“Corporate interests are still trying to revive CBM, and there’s buzz that attempts are being made to reinstate the program via the fiscal 2021 spending bill this week. There’s no logical basis to do so.”
In the late 1990s, prolific inventor David Petite invented a foundational technology for the Internet of Things. His invention drove proliferation of wirelessly networked machines and met with huge commercial success. But last month, the U.S. Court of Appeals for the Federal Circuit upheld the revocation of his patent through a byzantine and controversial administrative proceeding.
This patent was subjected to a Covered Business Method Review (CBM) at the Patent Trial and Appeal Board (PTAB). The PTAB is a division of the U.S. Patent and Trademark Office (USPTO) created by the 2011 America Invents Act that has invalided a whopping 84% of the 3,000 patents they have reviewed.
Coming too late to save Petite’s patent, the “transitional” CBM program expired September 16 of this year (two other types of PTAB proceedings remain in effect). CBM was not used nearly as much as the other PTAB proceedings, which have no restrictions on subject matter.
Yet, corporate interests are still trying to revive CBM, and there’s buzz that attempts are being made to reinstate the program via the fiscal 2021 spending bill this week. There’s no logical basis to do so. The USPTO under both Democratic and Republican administrations has favored CBM’s discontinuation. USPTO Director Andrei Iancu recently reiterated that CBM should go away, observing that the program is “inherently problematic in that it isolates a particular area of technology.”
Par for the Course
Inventor Petite has received over 50 patents for his inventions. Sadly, eight of those patents have now been revoked in PTAB proceedings. That’s become par for the course for valuable inventions.
A Georgia native who belongs to the Chippewa tribe, Petite has worked for two and a half decades in the wireless technology field. He has founded several companies to practice his patents and commercialize those inventions, such as wireless mesh technology. His inventions have proven foundational to the “smart grid,” one area of application in the burgeoning Internet of Things space.
One of Petite’s startups, SIPCO, licensed his wireless mesh technology to more than 500 companies. He eventually sold his company to General Electric. Traditionally, such evidence of commercial success weighed heavily into favorable assessments of a patented invention’s validity.
The Georgia State Senate recognized Petite for “his innovations in wireless technology and his incredible career in engineering and invention” in a 2010 resolution. Legal Zoom identified him as one of the most successful Native American entrepreneurs. Petite is honored along with Thomas Edison, Nikola Tesla, and 26 other famous inventors in a collection of USPTO trading cards (quite the paradox considering their subsequent decision to invalidate his patents.)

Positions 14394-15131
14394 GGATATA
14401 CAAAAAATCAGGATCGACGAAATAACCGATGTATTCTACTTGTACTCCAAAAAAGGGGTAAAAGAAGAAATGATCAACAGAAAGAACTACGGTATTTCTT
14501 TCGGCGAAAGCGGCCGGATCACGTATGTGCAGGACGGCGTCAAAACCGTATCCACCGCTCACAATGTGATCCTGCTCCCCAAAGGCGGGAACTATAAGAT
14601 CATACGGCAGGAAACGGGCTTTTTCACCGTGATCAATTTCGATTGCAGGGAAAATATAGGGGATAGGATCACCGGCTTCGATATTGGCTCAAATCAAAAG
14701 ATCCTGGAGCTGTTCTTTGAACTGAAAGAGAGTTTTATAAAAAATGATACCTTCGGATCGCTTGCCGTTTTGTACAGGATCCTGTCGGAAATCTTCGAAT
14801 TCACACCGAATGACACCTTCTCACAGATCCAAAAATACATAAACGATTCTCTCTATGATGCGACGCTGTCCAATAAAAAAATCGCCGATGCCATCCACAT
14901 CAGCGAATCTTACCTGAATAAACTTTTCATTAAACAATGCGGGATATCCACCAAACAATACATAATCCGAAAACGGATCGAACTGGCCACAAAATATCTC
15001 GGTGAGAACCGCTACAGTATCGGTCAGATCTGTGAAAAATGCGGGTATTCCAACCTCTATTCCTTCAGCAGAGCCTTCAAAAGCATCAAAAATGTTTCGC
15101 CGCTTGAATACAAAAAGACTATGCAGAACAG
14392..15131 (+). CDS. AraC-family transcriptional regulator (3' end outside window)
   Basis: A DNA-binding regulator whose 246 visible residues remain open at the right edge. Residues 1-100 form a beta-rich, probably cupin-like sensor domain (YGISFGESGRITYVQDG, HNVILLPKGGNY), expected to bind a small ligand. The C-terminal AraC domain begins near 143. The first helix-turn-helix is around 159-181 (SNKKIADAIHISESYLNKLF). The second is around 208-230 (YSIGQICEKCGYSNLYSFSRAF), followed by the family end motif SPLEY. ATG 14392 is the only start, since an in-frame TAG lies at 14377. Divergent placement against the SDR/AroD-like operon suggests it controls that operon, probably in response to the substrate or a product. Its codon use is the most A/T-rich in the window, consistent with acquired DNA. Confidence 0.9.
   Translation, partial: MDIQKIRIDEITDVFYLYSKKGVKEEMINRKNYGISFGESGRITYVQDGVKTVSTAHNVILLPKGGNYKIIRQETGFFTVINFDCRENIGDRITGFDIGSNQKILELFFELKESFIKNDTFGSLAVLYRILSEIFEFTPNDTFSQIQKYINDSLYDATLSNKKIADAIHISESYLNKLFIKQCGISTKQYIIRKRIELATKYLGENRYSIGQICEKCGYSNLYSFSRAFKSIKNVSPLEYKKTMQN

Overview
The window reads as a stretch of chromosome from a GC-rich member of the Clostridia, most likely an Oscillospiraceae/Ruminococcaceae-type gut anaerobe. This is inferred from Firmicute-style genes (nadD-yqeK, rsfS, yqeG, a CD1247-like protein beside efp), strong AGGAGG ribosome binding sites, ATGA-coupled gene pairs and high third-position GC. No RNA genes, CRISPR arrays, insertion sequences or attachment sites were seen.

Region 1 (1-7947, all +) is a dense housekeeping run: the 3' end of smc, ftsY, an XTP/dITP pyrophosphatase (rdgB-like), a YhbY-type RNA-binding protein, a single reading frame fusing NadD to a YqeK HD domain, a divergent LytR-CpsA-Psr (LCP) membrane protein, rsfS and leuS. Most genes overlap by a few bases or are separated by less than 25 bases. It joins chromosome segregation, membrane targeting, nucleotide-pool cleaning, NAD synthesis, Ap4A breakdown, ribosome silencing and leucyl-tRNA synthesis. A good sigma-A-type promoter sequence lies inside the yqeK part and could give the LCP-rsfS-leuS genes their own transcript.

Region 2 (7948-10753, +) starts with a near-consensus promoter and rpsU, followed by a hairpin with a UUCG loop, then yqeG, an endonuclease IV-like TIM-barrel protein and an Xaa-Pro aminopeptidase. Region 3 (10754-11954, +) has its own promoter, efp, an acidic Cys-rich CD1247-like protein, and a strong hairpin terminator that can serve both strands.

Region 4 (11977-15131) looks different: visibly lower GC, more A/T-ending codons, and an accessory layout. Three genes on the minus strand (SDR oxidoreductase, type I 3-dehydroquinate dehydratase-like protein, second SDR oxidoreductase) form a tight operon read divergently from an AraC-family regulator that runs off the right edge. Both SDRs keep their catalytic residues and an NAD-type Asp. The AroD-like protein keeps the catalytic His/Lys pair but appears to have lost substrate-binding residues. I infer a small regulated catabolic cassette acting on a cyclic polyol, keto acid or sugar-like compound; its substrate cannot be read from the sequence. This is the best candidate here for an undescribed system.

Faced with patent infringement litigation and heavy damages owed to Petite’s company SIPCO, Emerson Electric Co. challenged the validity of SIPCO’s U.S. Patent No. 8,908,842 for Multi-functional general purpose transceivers and devices. A PTAB panel instituted a CBM proceeding against the SIPCO patent, making the incredulous determination that the invention should be categorized as a “covered business method” and therefore invalid.
That egregious PTAB ruling was overturned by the CAFC. But the Supreme Court subsequently held in a different case called Thryv that PTAB decisions are unappealable. The CAFC was forced to re-open the case and apply the new Supreme Court precedent, finding that “the threshold determination that SIPCO’s ’842 patent qualifies for CBM review is a decision that is non-appealable.” The court then affirmed the PTAB’s invalidation of the patent.
Readers should take note that the USPTO is now permitted to break the law without repercussion. In Petite’s case, the CAFC found conclusively that the USPTO broke the law when the PTAB declared his multi-functional transceiver to be a “business method”. Then they affirmed that erroneous decision.
Justice Gorsuch, joined by Justice Sotomayor, raised important concerns in a dissent in the Thryv case. He pointed out that the majority decision leaves PTAB free to “act in defiance of plain congressional limits on its authority.” He noted that “the Court denies judicial review even though the government now concedes that the patent owner is right and this entire exercise in property-taking-by-bureaucracy was forbidden by law.”
One Step Toward Certainty
This outcome illustrates how CBM, as well as PTAB proceedings generally, have injected uncertainty into the patent system, hamstringing inventors who endeavor to compete with incumbent corporations. One step toward correcting this innovation-destroying course is for Congress to decline to reinstate the oft-abused CBM procedures.
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